Surprisingly, there is a vast amount of solar energy available to us in the UK. Solar thermal systems heat water using the energy from the sun and solar photovoltaic, or PV, turn the sun’s energy into electricity. Just so there is no doubt in your minds – it does not have to be sunny to capture the solar energy, obviously the brighter the day the more energy that gets through to your panels.
At Newhouse Farm we have the following:
Solar thermal. We have an array of 40 evacuated tubes on our potting shed (the house is listed) that transfer heat to a manifold that has water pumped through it. The warmed water is then passed through a coil in our hot water tank and the heat transferred to our hot water. If it is colder outside at the tubes than the water in the tank, obviously it doesn’t pump – that would be silly! It works a treat and after you have done all you can to reduce your energy usage I would put it down as a great eco-project.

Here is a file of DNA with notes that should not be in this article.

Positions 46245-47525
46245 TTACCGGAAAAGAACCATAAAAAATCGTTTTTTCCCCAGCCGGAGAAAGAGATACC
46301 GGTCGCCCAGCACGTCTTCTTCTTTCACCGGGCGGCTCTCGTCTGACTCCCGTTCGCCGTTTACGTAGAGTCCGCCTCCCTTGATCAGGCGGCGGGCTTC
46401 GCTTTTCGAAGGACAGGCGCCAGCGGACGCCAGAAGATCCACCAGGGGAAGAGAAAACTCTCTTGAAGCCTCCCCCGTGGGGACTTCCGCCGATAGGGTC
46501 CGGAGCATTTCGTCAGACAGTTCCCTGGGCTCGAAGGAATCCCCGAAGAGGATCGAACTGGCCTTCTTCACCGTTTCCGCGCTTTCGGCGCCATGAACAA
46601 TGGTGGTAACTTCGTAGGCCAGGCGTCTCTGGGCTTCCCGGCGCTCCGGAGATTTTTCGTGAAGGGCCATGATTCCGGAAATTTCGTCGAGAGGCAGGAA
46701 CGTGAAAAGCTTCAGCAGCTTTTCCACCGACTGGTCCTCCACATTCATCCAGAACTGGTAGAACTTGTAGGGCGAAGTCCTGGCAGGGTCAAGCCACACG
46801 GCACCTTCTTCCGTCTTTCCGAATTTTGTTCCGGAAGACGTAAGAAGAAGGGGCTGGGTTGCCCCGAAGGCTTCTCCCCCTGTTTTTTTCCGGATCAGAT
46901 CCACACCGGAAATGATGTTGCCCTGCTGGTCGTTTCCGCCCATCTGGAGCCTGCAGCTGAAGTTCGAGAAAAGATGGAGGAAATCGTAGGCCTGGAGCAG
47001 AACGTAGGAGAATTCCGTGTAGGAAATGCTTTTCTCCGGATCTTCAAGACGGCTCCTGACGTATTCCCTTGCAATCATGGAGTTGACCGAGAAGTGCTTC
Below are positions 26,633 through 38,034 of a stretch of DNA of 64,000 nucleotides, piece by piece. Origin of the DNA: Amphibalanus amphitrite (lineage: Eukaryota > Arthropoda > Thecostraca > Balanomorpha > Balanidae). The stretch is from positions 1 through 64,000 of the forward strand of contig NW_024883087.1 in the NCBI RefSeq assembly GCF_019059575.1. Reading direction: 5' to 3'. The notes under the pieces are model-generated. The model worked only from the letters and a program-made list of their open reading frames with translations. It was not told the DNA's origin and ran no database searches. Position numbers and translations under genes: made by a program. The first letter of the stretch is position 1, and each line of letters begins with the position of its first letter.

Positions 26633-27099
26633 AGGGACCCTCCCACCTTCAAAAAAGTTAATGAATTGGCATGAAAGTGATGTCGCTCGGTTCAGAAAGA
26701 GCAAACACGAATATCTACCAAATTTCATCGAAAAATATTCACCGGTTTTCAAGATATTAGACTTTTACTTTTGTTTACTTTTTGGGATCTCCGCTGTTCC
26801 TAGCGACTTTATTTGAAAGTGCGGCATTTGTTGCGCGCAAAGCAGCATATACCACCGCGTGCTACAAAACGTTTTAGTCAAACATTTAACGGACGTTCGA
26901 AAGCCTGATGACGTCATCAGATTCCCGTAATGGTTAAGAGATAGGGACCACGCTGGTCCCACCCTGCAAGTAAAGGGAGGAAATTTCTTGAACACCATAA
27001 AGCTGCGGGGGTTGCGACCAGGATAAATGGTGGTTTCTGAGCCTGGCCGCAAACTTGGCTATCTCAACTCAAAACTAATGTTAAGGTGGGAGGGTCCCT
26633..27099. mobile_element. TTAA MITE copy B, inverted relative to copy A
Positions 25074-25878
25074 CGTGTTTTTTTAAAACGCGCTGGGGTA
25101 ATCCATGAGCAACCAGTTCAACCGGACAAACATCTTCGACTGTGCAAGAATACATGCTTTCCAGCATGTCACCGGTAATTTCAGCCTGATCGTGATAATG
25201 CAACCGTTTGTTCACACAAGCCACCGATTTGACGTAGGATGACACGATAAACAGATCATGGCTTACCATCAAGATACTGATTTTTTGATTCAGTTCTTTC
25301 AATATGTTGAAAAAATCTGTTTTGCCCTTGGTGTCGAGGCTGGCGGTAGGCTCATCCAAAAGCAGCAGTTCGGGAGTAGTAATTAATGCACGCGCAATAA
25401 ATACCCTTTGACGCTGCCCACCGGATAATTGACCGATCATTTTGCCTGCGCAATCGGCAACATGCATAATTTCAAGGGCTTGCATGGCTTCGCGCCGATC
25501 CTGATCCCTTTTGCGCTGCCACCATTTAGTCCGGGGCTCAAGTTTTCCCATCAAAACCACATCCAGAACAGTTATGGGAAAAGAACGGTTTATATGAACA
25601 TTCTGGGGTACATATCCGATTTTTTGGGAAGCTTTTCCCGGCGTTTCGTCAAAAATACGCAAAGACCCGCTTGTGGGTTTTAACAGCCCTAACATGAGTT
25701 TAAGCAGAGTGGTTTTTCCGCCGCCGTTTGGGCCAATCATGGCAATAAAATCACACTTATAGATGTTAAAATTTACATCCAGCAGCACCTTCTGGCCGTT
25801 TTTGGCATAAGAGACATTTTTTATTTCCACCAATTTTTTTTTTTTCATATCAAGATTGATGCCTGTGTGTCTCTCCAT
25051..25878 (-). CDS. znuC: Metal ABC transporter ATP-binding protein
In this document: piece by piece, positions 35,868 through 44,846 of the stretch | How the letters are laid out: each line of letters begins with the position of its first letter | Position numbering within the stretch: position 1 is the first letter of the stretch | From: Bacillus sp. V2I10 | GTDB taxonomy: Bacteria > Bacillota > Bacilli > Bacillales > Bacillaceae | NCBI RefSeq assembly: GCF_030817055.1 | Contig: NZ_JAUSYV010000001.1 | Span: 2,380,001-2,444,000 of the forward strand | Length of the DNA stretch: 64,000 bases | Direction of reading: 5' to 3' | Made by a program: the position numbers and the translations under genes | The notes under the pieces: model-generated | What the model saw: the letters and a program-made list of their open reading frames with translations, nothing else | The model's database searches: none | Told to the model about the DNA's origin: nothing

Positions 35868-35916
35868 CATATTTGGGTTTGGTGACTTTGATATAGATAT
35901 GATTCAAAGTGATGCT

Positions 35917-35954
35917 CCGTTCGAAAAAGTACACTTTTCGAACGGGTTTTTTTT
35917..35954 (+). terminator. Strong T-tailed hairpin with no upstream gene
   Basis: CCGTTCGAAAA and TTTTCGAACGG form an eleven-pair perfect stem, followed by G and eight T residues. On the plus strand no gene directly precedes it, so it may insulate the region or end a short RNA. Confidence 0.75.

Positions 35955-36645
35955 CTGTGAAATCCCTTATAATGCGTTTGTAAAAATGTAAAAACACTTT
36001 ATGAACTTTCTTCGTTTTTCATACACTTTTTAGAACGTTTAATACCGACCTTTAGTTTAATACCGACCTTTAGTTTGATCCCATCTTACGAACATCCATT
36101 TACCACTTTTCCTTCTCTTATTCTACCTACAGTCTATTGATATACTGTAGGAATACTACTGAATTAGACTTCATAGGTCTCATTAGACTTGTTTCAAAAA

Solar PV. We use solar PV in several locations:
Our most expensive project to date has been the installation of photovoltaic panels on our outbuildings in September 2008. This is a grid linked system that allows us to sell surplus electricity back to the grid. It cost £15000 but we were eligible for a £2500 grant. It has a peak capacity of just over 3kilowatts which means when the sun shines we can turn on the kettle and the meter doesn’t register. We bought our system through the chaps at 'Plug into the Sun'. If you want to contact Andy Tanner follow that link.
Our greenhouse heating system that pumps warm air to a heat sink under the floor uses a small amount of energy to charge a batter to power a computer fan. For this we use a small 11W solar panel.
As our spring water has to be pumped a considerable distance from the spring to the tank in the loft we use a 12V demand pump and charge the batteries with a wind turbine and a couple of solar panels. Initially we tried it with the wind turbine alone but we do have long periods of little wind, hence our solar panels.